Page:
Nathaniel does not mind the delay in the least.

As they reach the bottom of the valley and proceed to the north, he notices yet another dark spot on travelling through the Wending Wood.

“Hold!” he alerts the company while still at a safe distance. To the inquiring looks, he points out the tree which stands alone, separated from the vegetation by a circle of empty ground.

“Maker, it’s huge!” he hears one of the soldiers mutter.

Velanna gives him a sour look. “Ancient trees do tend to stand alone, you know.”

Or maybe you are just miffed that you did not see it first.

“We will find out soon enough,” Cousland remarks dryly. “Secure the horses.” He grabs hold of Wolf’s collar. “And you’re staying here, too.”

Cautiously, they approach the gigantic oak and stop well out of the reach of its branches, their usual weapons replaced by axes. At Cousland’s behest, Anders sends a bolt of energy into the trunk.

The tree shudders in fury, the creaking of wood resembling a roar. The branches beat frantically, the soil in a wide circle seemingly explodes as the roots make their way to the surface.

In the whirlwind of falling leaves and bursting soil, the ancient sylvan slowly starts to move towards them.

“Maker preserve us!” sighs a soldier – the same as before, a religious type called Gareth. Nathaniel softly repeats the prayer, just in case – they have fought a couple of sylvans once they left the main travel route, but the biggest of them was barely half the size of this one.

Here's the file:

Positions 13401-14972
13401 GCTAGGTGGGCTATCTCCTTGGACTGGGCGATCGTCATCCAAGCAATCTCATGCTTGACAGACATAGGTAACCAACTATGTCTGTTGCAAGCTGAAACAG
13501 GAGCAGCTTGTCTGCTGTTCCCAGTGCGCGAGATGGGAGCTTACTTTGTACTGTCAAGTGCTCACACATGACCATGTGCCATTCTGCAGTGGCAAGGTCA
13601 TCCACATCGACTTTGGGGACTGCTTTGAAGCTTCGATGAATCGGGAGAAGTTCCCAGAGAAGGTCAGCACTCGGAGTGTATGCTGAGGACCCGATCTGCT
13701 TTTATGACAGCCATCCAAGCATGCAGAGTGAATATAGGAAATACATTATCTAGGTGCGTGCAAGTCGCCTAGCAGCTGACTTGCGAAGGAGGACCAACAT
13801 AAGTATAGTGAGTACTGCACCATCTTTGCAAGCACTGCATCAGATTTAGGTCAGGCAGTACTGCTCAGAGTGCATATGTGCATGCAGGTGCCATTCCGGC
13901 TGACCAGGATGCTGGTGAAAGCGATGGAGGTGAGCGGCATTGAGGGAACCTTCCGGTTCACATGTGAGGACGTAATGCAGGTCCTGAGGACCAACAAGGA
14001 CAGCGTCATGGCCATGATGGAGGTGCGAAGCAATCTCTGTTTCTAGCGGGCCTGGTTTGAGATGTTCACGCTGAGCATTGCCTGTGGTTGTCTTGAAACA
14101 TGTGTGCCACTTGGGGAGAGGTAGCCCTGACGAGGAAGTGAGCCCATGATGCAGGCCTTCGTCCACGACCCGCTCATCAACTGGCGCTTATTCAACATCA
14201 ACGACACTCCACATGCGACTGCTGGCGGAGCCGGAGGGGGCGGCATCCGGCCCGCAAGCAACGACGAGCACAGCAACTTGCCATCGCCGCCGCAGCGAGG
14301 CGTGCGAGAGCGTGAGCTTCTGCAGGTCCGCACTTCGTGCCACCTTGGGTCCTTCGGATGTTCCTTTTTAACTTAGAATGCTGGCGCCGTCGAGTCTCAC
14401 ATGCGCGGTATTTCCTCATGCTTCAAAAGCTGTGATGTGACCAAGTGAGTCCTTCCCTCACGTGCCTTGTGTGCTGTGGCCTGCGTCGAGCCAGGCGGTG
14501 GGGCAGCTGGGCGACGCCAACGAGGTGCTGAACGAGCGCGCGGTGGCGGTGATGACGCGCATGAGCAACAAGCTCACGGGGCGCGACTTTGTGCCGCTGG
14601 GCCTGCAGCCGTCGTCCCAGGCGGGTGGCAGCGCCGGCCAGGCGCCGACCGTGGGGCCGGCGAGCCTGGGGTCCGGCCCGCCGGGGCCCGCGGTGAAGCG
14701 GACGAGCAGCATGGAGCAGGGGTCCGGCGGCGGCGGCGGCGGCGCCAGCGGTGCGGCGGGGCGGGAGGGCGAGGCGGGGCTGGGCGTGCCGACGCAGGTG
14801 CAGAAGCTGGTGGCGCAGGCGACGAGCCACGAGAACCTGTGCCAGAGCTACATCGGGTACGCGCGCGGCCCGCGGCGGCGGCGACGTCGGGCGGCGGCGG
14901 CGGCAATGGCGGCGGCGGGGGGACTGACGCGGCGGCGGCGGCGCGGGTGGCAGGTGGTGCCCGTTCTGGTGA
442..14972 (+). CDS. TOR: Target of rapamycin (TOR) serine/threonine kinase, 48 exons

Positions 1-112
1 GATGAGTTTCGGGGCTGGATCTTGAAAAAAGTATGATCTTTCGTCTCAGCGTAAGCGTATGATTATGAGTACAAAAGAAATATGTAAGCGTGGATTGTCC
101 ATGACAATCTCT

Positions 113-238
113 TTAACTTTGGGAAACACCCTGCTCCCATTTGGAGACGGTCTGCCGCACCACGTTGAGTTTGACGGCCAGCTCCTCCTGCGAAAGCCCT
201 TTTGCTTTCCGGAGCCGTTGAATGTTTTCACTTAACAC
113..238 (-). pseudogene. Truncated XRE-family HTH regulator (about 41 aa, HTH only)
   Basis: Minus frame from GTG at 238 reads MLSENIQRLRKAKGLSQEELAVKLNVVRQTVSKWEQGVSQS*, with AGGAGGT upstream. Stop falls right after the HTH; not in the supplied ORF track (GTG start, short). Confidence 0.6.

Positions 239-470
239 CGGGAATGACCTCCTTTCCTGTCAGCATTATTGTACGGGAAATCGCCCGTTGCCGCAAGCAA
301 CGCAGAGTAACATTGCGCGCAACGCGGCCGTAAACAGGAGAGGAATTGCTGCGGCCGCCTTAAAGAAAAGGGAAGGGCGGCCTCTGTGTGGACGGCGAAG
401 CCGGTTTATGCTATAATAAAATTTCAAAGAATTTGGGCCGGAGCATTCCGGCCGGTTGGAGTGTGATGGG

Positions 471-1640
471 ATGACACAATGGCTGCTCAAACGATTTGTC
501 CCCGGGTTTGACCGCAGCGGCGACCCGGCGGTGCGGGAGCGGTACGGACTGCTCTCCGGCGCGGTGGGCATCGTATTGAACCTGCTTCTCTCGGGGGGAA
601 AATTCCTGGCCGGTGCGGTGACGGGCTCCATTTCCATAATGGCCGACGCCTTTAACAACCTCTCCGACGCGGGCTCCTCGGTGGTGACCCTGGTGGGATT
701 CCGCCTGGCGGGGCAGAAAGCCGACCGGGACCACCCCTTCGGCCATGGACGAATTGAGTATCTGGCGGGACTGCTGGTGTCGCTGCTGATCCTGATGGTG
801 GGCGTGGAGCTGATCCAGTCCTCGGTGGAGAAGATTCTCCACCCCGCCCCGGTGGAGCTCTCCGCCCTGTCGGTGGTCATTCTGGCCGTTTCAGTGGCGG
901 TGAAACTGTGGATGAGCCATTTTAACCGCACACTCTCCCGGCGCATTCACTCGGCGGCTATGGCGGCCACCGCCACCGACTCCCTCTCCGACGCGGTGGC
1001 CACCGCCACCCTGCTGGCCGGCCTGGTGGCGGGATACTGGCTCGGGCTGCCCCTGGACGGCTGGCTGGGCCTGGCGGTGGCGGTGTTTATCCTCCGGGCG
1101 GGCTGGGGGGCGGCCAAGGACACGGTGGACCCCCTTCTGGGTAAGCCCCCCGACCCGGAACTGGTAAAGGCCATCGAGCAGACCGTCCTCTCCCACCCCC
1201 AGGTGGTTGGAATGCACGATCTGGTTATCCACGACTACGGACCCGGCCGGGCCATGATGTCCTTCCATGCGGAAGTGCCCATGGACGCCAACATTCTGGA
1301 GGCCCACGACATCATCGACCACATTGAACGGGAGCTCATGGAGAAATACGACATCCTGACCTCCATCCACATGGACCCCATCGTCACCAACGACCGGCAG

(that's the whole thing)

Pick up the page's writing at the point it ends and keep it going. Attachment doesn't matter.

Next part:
The branches and roots swarm like maddened pythons: the multiple blue bolts Anders releases crack the bark and the sap splashes far around. The creaking and grinding take an even more furious tone and then turn into a wail, as a fiery explosion from Velanna’s hands sets the half-dry leaves ablaze and the sap starts to sizzle.

The sylvan changes the direction and aims for the Dalish, who calmly maintains her ground and conjures yet another fireball.

More and more roots burst from the ground and branches lash violently, intent to crush the insolent offenders. Nathaniel smirks: the sight of a walking sylvan is impressive, and an unwary pilgrim would find himself in a great deal of trouble in the vicinity of one, but a well-prepared group means the sylvan’s death.

Size itself is not enough.

A thin root lashes against Nathaniel’s feet and he chops it off, retreating a couple more steps and watching out for others. The caution is necessary: though the sylvan’s attention is aimed at the mages, it’s never good to underestimate the enemy or lose concentration.

The truth of this old rule is quickly confirmed as Oghren gets caught by a root and loses ground. Within a second, he is drawn towards the trunk, encaged in a mass of roots. His screaming is interrupted as the roots suddenly freeze under the layer of ice; with a blast of energy, they are smashed to smithereens. The sylvan shrieks like a wounded animal. With half of its branches already scorched and cracked, its attack falters and the wooden limbs start to beat around without coordination.


At Ned Cousland’s order, they start a concentrated attack at the roots, while the mages keep freezing and crushing the branches.